Nigeria Needs More Gas-Based Power Plants – NBET
The Managing Director, Nigerian Bulk Electricity Trading (NBET), Nnaemeka Ewelukwa, has said that the country needs more gas power plants.
Ewelukwa, said this during a panel session featuring several energy stakeholders on Nigeria’s gas-to-power masterplan in the ongoing Nigeria Energy conference in Lagos
According to him the Edo state-based independent power producer (IPP), Azura power plant had signed a gas purchase agreement with Seplat Energy in 2014, which gave Seplat a line of revenue for over ten years. This line of revenue enabled Seplat to invest about $300 million to expand its gas facilities. He alluded to the fact that the Seplat expansion would not have been possible without the Azura power plant.
“To build more gas-based power plants, there is a need for power purchase agreements and there is a need for full payments, otherwise, there will be a gap in the value chain,” he says.
Ewelukwa said that once the downstream works, the upstream will work, noting that the entire value chain will be efficient as it should be when all customers are metered and are paying their bills when due, and distribution companies (Discos) are collecting payments.
“When discos are efficient in their operations and are making payments to NBET, it becomes possible for NBET to pay generating companies (Gencos). In turn, Gencos would be able to pay gas suppliers. Our goal is to get the system working to the point where NBET is no longer needed to transfer funds from Discos to Gencos, because we now have a truly competitive electricity market,” he maintained.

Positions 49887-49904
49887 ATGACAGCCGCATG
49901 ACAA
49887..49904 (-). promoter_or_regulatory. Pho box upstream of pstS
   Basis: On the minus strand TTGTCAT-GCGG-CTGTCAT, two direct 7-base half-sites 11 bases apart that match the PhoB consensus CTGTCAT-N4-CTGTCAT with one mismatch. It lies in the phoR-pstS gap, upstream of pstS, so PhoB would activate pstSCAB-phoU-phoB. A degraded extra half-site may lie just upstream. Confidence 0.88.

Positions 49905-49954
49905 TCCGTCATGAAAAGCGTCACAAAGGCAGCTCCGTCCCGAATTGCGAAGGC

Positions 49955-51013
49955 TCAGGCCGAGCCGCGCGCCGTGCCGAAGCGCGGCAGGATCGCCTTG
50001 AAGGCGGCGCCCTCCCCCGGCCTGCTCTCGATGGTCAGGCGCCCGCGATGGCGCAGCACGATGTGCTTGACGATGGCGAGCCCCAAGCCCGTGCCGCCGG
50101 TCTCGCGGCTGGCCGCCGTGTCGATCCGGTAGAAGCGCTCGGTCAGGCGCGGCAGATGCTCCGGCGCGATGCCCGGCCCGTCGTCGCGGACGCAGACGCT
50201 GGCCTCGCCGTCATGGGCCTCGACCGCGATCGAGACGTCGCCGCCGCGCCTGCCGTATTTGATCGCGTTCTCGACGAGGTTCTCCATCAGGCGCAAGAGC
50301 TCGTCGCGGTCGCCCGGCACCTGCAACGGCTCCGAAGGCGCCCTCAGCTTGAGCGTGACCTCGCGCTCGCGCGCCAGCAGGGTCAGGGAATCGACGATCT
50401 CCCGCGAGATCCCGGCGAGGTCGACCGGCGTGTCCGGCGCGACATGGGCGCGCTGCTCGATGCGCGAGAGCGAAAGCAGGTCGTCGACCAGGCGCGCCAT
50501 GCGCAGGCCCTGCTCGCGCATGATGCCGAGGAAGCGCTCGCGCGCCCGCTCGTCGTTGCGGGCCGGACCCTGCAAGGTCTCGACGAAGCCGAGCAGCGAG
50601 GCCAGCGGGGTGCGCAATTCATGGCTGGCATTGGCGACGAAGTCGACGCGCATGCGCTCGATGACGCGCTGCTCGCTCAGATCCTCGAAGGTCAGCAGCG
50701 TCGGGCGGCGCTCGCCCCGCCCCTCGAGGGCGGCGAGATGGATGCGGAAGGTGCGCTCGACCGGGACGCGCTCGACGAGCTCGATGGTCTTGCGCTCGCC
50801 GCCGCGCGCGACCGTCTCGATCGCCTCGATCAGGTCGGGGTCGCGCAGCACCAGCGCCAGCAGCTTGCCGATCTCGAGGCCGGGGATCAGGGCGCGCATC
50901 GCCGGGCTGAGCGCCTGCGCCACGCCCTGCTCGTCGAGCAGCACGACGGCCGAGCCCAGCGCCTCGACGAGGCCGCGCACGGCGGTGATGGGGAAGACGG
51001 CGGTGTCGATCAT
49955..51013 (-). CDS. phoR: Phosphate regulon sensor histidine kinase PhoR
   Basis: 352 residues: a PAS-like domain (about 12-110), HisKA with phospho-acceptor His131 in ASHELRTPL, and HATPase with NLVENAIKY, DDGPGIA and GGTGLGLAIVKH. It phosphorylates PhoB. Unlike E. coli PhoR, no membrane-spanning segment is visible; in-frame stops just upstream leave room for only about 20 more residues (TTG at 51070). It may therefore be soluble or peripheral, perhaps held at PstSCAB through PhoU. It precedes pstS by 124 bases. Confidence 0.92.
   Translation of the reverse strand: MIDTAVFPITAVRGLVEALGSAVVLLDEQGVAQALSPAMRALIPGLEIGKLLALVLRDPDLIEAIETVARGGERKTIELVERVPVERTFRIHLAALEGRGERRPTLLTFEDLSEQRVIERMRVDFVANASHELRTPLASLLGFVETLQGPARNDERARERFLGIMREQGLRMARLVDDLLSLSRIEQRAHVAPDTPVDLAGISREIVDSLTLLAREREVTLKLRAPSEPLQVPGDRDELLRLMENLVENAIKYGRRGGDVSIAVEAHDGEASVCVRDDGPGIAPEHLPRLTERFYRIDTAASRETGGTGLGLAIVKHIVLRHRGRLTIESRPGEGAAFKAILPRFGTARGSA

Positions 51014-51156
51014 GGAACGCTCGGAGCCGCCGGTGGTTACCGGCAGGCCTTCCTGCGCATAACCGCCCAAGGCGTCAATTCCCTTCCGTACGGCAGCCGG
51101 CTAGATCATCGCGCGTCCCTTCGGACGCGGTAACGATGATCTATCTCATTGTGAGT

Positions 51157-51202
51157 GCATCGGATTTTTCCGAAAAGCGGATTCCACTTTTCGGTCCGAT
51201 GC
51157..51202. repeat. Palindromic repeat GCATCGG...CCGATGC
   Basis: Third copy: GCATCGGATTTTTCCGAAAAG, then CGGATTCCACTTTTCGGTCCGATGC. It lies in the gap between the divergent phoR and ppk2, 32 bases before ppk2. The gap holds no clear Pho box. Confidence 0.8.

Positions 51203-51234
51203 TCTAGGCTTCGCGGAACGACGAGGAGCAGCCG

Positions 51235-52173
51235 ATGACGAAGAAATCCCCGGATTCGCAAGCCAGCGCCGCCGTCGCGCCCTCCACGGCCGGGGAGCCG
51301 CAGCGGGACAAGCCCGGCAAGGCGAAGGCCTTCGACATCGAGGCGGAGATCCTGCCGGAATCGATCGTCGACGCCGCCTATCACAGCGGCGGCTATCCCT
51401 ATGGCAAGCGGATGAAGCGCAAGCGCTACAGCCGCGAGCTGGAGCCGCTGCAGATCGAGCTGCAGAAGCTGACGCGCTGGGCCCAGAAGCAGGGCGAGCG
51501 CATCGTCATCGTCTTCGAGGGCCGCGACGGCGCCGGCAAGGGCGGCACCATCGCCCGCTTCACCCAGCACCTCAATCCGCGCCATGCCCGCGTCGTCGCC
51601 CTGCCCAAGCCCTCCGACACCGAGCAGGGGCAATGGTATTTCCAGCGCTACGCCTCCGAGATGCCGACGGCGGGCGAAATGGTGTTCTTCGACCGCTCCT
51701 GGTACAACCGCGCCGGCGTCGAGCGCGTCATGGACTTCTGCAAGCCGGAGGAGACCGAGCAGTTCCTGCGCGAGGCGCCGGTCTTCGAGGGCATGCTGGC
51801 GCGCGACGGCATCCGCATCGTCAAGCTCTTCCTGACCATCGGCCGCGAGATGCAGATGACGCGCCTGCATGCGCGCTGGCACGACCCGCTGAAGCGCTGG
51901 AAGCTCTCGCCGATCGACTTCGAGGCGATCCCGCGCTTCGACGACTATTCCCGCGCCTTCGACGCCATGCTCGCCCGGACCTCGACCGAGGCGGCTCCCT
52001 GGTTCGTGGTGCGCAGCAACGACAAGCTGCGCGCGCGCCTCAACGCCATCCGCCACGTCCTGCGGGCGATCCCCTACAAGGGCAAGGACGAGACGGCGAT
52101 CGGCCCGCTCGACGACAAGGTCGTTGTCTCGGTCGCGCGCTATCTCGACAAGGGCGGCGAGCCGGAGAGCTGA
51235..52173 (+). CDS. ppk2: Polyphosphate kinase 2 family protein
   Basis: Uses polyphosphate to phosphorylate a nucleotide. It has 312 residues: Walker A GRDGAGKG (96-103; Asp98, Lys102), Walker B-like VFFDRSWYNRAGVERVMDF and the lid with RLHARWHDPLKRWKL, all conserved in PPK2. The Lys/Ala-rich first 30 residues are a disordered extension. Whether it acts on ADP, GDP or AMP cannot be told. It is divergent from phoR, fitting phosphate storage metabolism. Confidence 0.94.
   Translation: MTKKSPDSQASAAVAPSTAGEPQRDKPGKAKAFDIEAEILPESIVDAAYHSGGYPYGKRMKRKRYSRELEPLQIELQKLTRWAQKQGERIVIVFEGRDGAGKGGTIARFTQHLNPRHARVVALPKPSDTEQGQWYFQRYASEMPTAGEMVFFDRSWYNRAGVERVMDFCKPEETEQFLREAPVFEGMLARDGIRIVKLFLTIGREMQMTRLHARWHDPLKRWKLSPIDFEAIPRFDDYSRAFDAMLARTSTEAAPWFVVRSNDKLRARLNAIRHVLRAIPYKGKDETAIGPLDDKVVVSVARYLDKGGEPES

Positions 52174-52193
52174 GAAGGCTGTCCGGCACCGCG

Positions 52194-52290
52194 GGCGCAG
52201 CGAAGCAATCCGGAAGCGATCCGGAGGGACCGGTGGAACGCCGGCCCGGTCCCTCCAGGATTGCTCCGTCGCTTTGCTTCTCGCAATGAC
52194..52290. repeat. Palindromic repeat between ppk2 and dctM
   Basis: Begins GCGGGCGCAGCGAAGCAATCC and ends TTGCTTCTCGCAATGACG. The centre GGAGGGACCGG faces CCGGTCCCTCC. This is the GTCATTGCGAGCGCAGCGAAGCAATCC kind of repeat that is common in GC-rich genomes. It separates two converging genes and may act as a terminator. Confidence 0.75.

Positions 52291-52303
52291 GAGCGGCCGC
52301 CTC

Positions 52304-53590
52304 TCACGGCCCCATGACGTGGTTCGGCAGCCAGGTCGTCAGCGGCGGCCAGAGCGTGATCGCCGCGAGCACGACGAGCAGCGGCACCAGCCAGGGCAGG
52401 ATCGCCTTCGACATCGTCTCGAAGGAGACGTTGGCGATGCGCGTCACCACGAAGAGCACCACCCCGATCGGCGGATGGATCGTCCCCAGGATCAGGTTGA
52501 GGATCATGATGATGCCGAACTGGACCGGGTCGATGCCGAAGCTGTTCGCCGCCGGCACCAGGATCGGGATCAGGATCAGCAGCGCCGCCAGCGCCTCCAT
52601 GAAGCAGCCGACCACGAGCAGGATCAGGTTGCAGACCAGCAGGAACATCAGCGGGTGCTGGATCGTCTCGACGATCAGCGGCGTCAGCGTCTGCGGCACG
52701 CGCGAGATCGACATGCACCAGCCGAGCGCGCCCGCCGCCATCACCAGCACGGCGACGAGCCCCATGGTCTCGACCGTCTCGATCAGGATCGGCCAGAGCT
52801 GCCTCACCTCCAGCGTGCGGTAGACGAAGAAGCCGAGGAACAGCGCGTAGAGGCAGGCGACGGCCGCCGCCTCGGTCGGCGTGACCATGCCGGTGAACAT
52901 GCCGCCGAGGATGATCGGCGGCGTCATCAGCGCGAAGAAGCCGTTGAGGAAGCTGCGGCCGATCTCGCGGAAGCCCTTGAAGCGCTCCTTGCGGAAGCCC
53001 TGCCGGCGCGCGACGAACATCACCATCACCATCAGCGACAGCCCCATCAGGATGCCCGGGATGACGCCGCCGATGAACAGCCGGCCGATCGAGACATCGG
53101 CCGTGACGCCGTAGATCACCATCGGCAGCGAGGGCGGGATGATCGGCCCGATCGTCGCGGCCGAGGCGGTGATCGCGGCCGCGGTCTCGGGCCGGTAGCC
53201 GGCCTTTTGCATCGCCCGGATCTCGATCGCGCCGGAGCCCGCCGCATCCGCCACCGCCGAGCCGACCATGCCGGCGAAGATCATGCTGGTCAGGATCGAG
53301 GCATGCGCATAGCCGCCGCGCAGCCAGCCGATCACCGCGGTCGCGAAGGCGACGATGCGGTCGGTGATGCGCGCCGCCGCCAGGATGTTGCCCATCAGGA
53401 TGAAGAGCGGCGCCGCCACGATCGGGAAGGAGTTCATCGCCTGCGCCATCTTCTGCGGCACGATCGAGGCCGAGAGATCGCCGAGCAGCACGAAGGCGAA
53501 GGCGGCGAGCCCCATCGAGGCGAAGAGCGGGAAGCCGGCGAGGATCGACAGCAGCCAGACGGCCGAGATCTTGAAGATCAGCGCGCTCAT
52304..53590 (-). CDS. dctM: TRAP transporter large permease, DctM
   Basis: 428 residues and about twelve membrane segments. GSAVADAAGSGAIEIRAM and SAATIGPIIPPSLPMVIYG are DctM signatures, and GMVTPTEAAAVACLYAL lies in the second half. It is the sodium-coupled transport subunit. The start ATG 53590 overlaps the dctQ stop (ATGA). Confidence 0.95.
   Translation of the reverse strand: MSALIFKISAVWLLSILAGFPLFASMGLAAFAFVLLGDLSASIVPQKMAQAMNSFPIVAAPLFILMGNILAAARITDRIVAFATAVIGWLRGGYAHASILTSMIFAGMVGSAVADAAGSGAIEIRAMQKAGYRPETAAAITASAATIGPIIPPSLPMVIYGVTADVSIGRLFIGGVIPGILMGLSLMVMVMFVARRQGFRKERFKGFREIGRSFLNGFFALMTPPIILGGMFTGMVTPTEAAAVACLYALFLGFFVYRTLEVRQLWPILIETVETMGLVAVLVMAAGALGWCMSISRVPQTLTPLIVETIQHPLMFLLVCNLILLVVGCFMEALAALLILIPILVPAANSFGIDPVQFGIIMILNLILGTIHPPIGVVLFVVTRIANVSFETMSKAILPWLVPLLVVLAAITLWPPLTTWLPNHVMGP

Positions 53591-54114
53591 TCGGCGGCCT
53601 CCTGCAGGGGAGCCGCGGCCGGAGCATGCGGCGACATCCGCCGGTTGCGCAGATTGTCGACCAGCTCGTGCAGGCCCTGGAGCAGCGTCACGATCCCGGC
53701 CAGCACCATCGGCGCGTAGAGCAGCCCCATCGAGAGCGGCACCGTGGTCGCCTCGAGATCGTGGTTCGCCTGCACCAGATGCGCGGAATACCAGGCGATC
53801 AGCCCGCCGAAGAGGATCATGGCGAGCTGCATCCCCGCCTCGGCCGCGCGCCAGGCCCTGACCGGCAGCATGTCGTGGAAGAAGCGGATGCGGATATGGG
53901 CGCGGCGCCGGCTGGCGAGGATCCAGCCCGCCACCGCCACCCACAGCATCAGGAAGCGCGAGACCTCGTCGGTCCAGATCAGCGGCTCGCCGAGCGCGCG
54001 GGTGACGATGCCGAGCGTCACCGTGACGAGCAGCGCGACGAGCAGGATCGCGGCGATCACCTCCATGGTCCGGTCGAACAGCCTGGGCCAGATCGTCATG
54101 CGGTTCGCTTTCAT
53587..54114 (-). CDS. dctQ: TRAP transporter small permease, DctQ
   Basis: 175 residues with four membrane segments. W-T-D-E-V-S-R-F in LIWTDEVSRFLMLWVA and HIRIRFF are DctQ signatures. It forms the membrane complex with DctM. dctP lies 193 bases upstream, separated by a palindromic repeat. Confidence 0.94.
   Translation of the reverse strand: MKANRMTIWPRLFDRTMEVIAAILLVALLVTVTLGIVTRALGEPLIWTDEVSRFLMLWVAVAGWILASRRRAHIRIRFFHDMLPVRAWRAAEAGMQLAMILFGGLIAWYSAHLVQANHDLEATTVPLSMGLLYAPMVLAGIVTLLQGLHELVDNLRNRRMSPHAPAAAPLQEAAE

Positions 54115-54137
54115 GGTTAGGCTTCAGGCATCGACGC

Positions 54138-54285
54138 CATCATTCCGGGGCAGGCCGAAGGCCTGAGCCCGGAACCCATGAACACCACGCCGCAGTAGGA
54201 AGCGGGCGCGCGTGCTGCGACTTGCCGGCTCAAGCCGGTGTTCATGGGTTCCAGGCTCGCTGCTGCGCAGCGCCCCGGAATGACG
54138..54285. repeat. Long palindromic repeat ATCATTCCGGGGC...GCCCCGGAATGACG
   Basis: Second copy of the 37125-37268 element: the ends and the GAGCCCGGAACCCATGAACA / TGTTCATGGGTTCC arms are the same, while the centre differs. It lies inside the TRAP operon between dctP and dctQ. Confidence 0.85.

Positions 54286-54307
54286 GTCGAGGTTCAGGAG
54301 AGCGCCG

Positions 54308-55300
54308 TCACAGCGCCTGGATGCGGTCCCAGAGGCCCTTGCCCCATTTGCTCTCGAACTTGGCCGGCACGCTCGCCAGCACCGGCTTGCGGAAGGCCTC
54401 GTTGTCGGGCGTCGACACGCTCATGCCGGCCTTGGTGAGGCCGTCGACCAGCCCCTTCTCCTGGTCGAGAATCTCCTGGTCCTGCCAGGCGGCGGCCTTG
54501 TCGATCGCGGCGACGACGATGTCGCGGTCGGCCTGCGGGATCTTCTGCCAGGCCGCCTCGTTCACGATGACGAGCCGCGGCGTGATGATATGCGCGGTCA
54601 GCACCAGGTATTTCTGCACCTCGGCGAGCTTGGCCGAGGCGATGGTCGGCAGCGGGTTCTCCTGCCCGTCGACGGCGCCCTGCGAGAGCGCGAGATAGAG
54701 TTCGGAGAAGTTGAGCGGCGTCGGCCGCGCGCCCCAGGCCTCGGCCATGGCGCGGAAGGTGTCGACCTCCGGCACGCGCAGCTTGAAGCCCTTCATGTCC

Ewelukwa also emphasised on the need for NBET, Discos, Gencos, Transmission Company of Nigeria (TCN) and the Gas Aggregation Company of Nigeria (GACN), to work together, so as to accelerate the drive towards having an efficient electricity market.
As Nigeria currently lacks enough infrastructure to enable maximization of natural gas resources, incentives are needed in order to encourage the development of more gas to power infrastructure. Olakunle Williams, the Chief Executive Officer of Tetracore Energy Group, spoke about the need for gas-to-power projects financing.
“There is a lot of emphasis on export projects like the Nigeria-Morocco gas pipeline. However, to enable gas-to-power projects development, there is a need to create certain market conditions that will enable these projects.
“We need to strengthen the value chain very quickly by creating conditions to ensure that sanctity of contracts, full payments and offtake assurances are done,” he says.
Dafe Akpeneye, the commissioner for legal, license and compliance at the Nigeran Electricity Regulatory Commission (NERC) said that coordination and communication between policymakers and regulators is key to pushing the value chain forward.
“There is a massive mismatch in the power sector. Only until recently, the government was subsidizing our power consumption. We have had tariff review battles with labour unions because there is a perception that consumers are paying for darkness,” he said.
He called for patience on the part of Nigerians, stating that power supply tariff payments should be made, so as to play the long game and at the end of the day, the power sector will be better off for it. He also reminded stakeholders that Nigerians need to know the roadmap to power sector success, which outlines the journey and cost to get to the destination, so, they can make better choices.
Nigeria’s current electricity demand is said to be about 19,000 megawatts, but the supply is only 5,000 megawatts. For the nation’s growing population, Nigeria needs to upgrade to 40,000 megawatts and about 10 billion standard cubic feet of gas per day is needed to achieve this. So far about 70 percent of gas produced in the country is being consumed by the power sector.